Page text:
Sei Whale

Classification

Class: Mammalia
Order: Cetacea
Suborder: Mysticeti
Family: Balaenopteridae
Genus: Balaenoptera
Species: borealis
Common Names: Sei whale; Pollack whale; Coalfish whale; Sardine Whale
Irish Name: Droimeiteach na Saíán

Key Identification Features

Maximum body length: 20m
Average body length: 12-16m
Blow: Narrow cloud, 3m high, but bushier than that of fin whale
Head: Slender head, single longitudinal ridge extends from blowhole to snout, head size can be between 1/5 and ¼ of it's body size
Beak: No beak
Dorsal fin: The dorsal fin is well-defined, slender, erect, and slightly hooked and is located about two-thirds back along the body.
Colouration: It is a mottled blue to grey dorsal side, with paler grey to white underside, often scared by parasites
Markings: Distinctive throat grooves, 32-62 usually end just behind flippers, two distinctive blowholes, narrow pointed snout.

Field Identification

This is a slender cetacean, although more robust than the fin whale. The dorsal fin is well defined and slightly hooked and is located about two-thirds back along the body. The head and jaws are rather narrow and slightly arched, unlike the other rorquals. Rarely seen breaching but when breaching, their body comes out of the water at a shallow angle and belly flops onto water. Normally blows once every 40-60sec for 1-4 minutes, then dives for 5-20min. During short dives rarely descends deeper than a few meters, so it's progress can be followed by fluke prints or swirls left by the beat of it's tail just below the surface. The whale's blow and dorsal fin can appear simultaneously, which is in marked contrast to the fin whale, whose dorsal fin appears long after the blow.

Species Similar in Appearance

Most likely to be confused with minke (20ft smaller) and fin whale (20ft bigger)

Behaviour

Sei Whales tend to swim in pods of 3-5 animals, though sometimes larger groups may gather if food is abundant and during migrations. Although little is known about how this species communicates, it has been found that low-frequency pulses are common. Sei whales are among the fastest cetaceans, swimming at speeds of up to 50 kilometres per hour.

Status and Distribution

Worldwide distribution, but mostly in deep temperate waters. Not normally found in extreme polar waters although sub-arctic and sub-Antarctic are favoured summer feeding grounds. Little is known about their migration but they appear to move to lower latitudes in winter. This species is essentially a dweller of the open ocean, not generally found inshore or in coastal waters. The Sei Whale tends to follow shelf contours and plankton gatherings. Current estimation of population is 40-60,000.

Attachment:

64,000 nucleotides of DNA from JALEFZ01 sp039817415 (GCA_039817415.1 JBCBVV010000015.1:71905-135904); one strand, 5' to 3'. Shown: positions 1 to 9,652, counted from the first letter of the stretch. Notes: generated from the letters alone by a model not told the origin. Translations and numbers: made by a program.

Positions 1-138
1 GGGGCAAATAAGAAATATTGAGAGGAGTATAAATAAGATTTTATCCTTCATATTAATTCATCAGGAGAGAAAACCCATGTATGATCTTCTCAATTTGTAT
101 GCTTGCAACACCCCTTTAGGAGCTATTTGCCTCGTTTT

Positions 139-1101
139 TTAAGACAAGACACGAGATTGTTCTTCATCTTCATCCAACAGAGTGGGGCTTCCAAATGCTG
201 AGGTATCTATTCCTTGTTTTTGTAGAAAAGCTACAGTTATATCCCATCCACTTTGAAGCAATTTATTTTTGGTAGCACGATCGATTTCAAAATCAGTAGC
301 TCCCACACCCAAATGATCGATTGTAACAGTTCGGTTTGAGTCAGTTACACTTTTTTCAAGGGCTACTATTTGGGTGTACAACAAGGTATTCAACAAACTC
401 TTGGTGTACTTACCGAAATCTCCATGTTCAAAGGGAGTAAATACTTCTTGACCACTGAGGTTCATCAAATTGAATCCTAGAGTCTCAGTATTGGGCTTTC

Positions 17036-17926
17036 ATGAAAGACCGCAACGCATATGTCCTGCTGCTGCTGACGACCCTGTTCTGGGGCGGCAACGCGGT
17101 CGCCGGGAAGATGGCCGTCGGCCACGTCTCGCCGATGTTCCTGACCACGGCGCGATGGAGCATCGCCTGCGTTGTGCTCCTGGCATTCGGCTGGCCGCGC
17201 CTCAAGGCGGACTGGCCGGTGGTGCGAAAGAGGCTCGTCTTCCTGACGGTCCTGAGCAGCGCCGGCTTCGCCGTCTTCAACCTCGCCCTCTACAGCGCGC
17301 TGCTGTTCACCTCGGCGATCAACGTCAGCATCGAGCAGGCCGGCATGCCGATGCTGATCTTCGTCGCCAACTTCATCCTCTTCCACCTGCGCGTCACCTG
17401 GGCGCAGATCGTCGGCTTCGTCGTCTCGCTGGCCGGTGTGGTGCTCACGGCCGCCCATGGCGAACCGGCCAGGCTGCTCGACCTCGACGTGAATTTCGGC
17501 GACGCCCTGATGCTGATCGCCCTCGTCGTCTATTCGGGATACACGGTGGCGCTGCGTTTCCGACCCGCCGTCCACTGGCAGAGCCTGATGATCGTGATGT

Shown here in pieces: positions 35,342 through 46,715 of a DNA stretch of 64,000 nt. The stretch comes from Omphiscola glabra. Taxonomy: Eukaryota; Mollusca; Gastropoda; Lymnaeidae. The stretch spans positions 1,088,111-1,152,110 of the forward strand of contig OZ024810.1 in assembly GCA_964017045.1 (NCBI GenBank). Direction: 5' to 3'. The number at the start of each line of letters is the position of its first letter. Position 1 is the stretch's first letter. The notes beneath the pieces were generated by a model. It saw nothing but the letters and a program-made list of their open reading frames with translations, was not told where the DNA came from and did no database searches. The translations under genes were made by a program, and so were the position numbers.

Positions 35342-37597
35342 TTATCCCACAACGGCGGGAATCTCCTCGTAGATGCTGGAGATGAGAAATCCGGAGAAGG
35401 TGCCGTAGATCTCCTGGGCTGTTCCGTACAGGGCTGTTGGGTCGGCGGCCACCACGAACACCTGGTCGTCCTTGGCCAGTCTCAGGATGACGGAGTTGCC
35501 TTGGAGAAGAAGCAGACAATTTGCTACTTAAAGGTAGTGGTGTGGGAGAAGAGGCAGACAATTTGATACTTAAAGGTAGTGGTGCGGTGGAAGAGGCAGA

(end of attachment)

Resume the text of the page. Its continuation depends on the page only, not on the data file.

Where and When Best Seen in Ireland

Occasionally observed from headlands around the same winter period as the fin whales off the Cork coast.

Food and Feeding

The Sei whale obtains food by skimming through the water and catching prey in its baleen plates. These whales feed near the surface of the ocean, swimming on their sides through swarms of prey. An average Sei whale eats about 900 kilograms of small fish (up to 30cm), squid and plankton per day.

Reproduction and Life Cycle

Young reach sexual maturity at 10 years of age, mating occurs during the winter months. Sei whales in the northern hemisphere mate between November and February, whereas mating in the southern hemisphere occurs between May and July. Gestation lasts from 10 to12 months. Females typically give birth to a single calf measuring approx. 450 cm in length and weights of approx.750kg. The calf nurses for six or seven months, but do not reach adult size until they are about 25 years old. Females typically give birth every other year, but a recent increase in pregnancies has been noted. Sei whales may live as long as 75 years.

Conservation Issues

Sei whales have been heavily exploited by the whaling industry. The take of these animals peaked in the 1964-65 season, when 25,454 of these whales were taken. The reported global catch of sei whales in the 1978-79 season was a mere 150, reflecting the dramatic reduction in their numbers. They are now listed as endangered.
 

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